Yet for the last two decades, there has been absolutely no government funding to follow up Cantor and Baume’s work on vulnerable divorcing men, even though recent Griffith University research still shows relationship difficulties to be the major triggering life event, accounting for 42.5 per cent of suicides. The Australian Bureau of Statistics data lists relationship disruptions/problems as the key suicide psychological risk factors after self-harm, which is more a symptom of distress than a trigger.

But this key issue never features in the public narrative. Instead, we are presented with carefully constructed red herrings. Remember the lavish 2016 ABC television program, Man Up, which spent three episodes claiming we need to teach suicidal men to show their feelings? Hours of television about men having to learn to cry, but not a word about what they were crying about.

Then they announced a mental health expert, Christine Morgan, as National Suicide Prevention Officer, and followed up with $5.6 million from mental health funding to encourage men to seek help. Don’t they love this new diversion, focusing on encouraging men to rid themselves of their toxic masculinity and show their softer side?

But the fact is that even though many suicidal men have mental health problems, our authorities are strenuously ignoring the key event which might push them over the edge. Data from the Queensland Suicide register shows that 42 per cent of men who die by suicide have a mental health diagnosis but 98 per cent have experienced a recent life event, such as relationship breakdown.

Given the ongoing male suicide crisis, it is an absolute scandal that our suicide policies are still proudly ‘gender neutral’ with up to 4 of 5 beneficiaries female, according to analysis by the Australian Men’s Health Forum. Read the case AMHF makes for a male suicide prevention strategy here.

Yet finally there are tiny green shoots appearing midst the ongoing gloom. In January this year Suicide Prevention Australia, the peak body for suicide prevention organisations, announced that ‘it’s time to talk about male suicide prevention’.

‘Of the 3,000 lives tragically lost to suicide each year, over 75 per cent are men. They are our husbands and fathers, our brothers and uncles, our colleagues and friends,’ wrote CEO Nieves Murray, announcing they were pushing for an ‘ambitious male suicide prevention strategy’ guided by ‘the evidence’ and ‘addressing underlying issues that might lead men to the point of crisis’ and actually mentioning support for men in family courts.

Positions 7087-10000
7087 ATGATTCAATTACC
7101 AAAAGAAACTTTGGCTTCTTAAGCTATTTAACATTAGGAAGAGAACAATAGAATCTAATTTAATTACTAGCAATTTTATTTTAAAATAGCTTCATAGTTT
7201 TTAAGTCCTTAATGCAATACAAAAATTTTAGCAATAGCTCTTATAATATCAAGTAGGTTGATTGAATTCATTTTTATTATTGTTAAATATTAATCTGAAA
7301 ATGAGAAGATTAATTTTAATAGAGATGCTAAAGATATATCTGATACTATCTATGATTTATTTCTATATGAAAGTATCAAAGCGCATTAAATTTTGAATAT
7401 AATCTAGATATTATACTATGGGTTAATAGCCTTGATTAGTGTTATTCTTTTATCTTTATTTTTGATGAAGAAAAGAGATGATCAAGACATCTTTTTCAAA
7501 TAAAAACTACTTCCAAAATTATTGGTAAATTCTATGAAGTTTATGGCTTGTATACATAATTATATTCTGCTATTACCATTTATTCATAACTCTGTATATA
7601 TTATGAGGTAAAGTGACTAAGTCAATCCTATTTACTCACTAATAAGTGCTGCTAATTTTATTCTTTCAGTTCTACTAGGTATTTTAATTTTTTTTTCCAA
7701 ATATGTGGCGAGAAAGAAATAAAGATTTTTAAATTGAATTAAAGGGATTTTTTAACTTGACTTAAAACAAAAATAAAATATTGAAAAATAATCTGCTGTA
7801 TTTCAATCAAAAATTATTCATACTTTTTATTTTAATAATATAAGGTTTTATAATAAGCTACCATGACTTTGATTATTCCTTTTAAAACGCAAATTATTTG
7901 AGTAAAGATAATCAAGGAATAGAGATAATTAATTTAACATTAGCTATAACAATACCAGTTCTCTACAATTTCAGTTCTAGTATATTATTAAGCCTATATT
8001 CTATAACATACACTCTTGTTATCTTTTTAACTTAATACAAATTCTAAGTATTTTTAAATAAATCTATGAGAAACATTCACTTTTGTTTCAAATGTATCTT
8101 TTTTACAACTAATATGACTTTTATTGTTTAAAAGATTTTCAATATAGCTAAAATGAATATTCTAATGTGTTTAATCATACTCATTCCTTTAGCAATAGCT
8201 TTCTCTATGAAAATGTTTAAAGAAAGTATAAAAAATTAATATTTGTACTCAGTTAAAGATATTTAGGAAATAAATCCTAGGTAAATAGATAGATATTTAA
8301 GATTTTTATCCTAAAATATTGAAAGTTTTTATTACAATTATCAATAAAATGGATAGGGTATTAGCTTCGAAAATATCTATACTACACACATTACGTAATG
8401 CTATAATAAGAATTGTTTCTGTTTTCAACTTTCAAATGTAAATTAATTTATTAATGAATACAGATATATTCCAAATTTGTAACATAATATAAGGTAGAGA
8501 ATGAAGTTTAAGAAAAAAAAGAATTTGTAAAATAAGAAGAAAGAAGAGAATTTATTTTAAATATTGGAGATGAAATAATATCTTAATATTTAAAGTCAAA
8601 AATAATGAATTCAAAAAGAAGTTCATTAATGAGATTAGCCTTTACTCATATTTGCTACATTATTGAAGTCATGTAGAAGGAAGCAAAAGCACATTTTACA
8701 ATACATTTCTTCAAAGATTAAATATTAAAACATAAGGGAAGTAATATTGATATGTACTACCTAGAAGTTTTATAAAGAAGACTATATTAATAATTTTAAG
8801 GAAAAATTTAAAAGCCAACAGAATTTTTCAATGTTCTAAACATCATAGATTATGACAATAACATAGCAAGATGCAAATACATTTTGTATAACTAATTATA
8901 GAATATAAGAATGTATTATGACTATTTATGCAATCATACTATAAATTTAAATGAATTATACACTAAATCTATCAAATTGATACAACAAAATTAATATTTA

The Morrison government announced last November that some suicide prevention funding would be targeted at-risk groups including men but didn’t manage to get this up before the election. No doubt the health bureaucrats have no interest in rushing this one through and it’s hard to imagine this happening if a Labor/Green government gets into power.

Look what happened after Pauline Hanson had the guts to speak out about false allegations and bias against men when appointed Deputy Chair of the recent parliamentary inquiry into family law. She was ripped apart in the media and her Labor/Green committee members stymied any hope of addressing these issues, despite hundreds of submissions documenting how men are being done over.

Tackling male suicide means highlighting the way the family law system is now weaponised against men. This will attract huge resistance from the feminist mob controlling our media, so adept at cowering politicians into inaction. But too many people now know and care about what’s driving so many men to take their lives. The time is right for a mighty campaign to galvanise public opinion and demand real change. ?


Qld Police belatedly back inquiry as part of historic DV reforms

Police have accepted a commission of inquiry into widespread cultural issues that are denying domestic ­violence victims justice just months after railing against the need for one.

Acting Queensland Police Commissioner Steve Gollschewski welcomed the ­government’s acceptance of the previously contentious recommendation to hold the inquiry, after Commissioner Katarina Carrol rejected it as unnecessary in December.

Premier Annastacia Palaszczuk on Tuesday accepted all 89 recommendations of Justice Margaret McMurdo’s first report of the Queensland Woman’s Safety and Justice Taskforce, which found ­perpetrators were being “emboldened” by police, lawyers and the courts in a scathing assessment of the failings of Queensland’s justice ­system.

Advocates and victims’ families, including those of Hannah Clarke and her children, Allison Baden-Clay, Doreen Langham and Kelly Wilkinson, sat in the parliament as Ms Palaszczuk announced the historic $363m, four-year investment to better protect women and children against domestic violence.

They include the criminalisation of coercive control, a four-month-long commission of inquiry – the details of which will be announced on Wednesday – and a raft of other watershed reforms.

“This is far-reaching, it is historic, and it is once again Queensland leading the way,” Ms Palaszczuk said.

“What we have seen is that some women have fallen through the cracks and we want to do everything we can to prevent that from happening,” she said.